I test this approach; I now have to wrap my values in the ValueWrapper type.

let wrappedValueDictionaries =
sizeToCount
|> Array.map (fun count ->
Dictionary [for i in 0 .. count - 1 -> KeyValuePair (string i, ValueWrapper 0.0)]
)


And create a test for it…

[<Benchmark>]
member b.ValueWrappedDictionary () =
let valueWrappedDictionary = wrappedValueDictionaries[int b.Size]
let keys = keysForSize[int b.Size]

for i = 0 to keys.Length - 1 do
let key = keys[i]
let v = valueWrappedDictionary[key]
v.Value <- v.Value + 1.0 // Do a minimal amount of work

valueWrappedDictionary


We see that this WrappedValue approach is just as fast when we run the benchmarks.

Method Size Mean Error StdDev Median
Map 10 986.3 ns 19.51 ns 38.06 ns 972.5 ns
Dictionary 10 253.2 ns 3.57 ns 3.17 ns 252.4 ns
ValueWrappedDictionary 10 104.8 ns 1.99 ns 1.86 ns 104.0 ns
DictionaryGetRef 10 119.3 ns 1.58 ns 1.48 ns 119.0 ns
Map 100 2,062.4 ns 39.33 ns 36.79 ns 2,053.8 ns
Dictionary 100 325.2 ns 6.18 ns 6.34 ns 324.7 ns
ValueWrappedDictionary 100 132.3 ns 2.08 ns 1.95 ns 131.7 ns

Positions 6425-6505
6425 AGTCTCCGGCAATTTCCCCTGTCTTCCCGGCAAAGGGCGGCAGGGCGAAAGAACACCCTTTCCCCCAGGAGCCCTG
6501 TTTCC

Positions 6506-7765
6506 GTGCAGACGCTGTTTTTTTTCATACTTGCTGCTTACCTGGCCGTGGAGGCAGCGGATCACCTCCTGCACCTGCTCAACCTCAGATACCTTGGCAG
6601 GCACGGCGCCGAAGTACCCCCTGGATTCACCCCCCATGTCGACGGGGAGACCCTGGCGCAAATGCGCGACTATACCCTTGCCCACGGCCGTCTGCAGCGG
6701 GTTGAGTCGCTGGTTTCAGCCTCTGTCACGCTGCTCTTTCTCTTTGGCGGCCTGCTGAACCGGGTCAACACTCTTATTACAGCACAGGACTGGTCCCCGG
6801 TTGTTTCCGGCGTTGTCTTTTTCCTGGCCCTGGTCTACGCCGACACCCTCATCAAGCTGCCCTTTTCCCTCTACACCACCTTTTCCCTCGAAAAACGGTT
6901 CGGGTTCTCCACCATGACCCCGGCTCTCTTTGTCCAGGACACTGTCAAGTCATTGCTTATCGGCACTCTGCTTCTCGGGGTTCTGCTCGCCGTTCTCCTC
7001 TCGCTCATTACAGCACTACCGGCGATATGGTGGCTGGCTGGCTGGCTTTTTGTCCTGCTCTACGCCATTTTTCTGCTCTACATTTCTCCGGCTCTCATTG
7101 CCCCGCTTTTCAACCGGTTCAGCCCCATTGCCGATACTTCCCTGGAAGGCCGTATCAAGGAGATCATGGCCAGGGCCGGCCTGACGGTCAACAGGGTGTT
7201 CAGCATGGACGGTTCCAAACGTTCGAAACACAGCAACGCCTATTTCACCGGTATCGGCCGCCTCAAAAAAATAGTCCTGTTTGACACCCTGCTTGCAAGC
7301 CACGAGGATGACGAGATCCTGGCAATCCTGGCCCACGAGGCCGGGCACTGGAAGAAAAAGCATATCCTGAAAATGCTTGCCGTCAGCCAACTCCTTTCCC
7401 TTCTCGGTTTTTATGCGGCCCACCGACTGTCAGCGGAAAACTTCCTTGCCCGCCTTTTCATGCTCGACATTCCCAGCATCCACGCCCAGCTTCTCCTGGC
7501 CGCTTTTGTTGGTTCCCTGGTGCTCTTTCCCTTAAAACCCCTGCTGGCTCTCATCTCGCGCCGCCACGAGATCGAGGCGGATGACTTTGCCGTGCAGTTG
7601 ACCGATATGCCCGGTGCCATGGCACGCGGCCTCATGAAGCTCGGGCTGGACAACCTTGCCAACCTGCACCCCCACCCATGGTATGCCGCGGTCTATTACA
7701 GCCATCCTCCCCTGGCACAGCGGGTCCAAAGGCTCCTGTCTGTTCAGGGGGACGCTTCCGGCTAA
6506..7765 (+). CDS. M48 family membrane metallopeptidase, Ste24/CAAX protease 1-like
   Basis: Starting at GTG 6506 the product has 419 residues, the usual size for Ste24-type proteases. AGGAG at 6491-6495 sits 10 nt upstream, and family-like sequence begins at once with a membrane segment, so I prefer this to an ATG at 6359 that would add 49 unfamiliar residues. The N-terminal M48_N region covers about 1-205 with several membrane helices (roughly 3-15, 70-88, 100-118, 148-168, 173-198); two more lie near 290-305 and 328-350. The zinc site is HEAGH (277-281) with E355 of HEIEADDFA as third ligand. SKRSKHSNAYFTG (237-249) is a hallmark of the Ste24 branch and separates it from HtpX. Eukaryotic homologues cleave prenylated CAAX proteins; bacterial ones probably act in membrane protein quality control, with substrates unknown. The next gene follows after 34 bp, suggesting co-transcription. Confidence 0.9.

DictionaryGetRef 100 124.5 ns 2.52 ns 3.10 ns 124.2 ns
Map 1_000 3,468.0 ns 68.38 ns 130.09 ns 3,394.7 ns
Dictionary 1_000 299.8 ns 5.99 ns 10.02 ns 298.1 ns
ValueWrappedDictionary 1_000 132.2 ns 1.06 ns 0.94 ns 132.2 ns
DictionaryGetRef 1_000 130.9 ns 2.52 ns 2.69 ns 130.1 ns
Map 10_000 4,383.1 ns 86.00 ns 80.45 ns 4,393.2 ns
Dictionary 10_000 322.4 ns 2.15 ns 1.79 ns 322.6 ns
ValueWrappedDictionary 10_000 150.8 ns 0.90 ns 0.80 ns 150.6 ns
DictionaryGetRef 10_000 141.4 ns 2.12 ns 1.77 ns 140.9 ns
Map 100_000 5,571.8 ns 90.32 ns 84.48 ns 5,569.3 ns
Dictionary 100_000 338.0 ns 2.71 ns 2.26 ns 338.6 ns
ValueWrappedDictionary 100_000 151.3 ns 0.75 ns 0.63 ns 151.4 ns
DictionaryGetRef 100_000 130.5 ns 1.13 ns 1.05 ns 130.2 ns
Map 1_000_000 7,695.1 ns 150.65 ns 263.86 ns 7,690.7 ns
Dictionary 1_000_000 369.2 ns 2.69 ns 2.10 ns 369.5 ns
ValueWrappedDictionary 1_000_000 153.3 ns 1.21 ns 1.13 ns 153.2 ns
DictionaryGetRef 1_000_000 152.1 ns 1.09 ns 0.91 ns 152.1 ns

The nice thing about this approach is that even when the Dictionary gets reorganized, our ValueWrapper will still point to the correct data piece. The downside is that this will allocate more memory since each ValueWrapper is an object that needs to be allocated on the heap. You also lose any cache locality benefits since the ValueWrapper objects could spread all over memory. We aren’t observing any downsides in this tiny benchmark, but it’s essential to be aware. There could be some performance implications in the context of a larger program.

If you feel like playing with the code yourself, you can find all the tests here. Let me know if you have ideas for going faster or other collections I should test. I can be found on Twitter @McCrews, or you can email matthew@crews.email.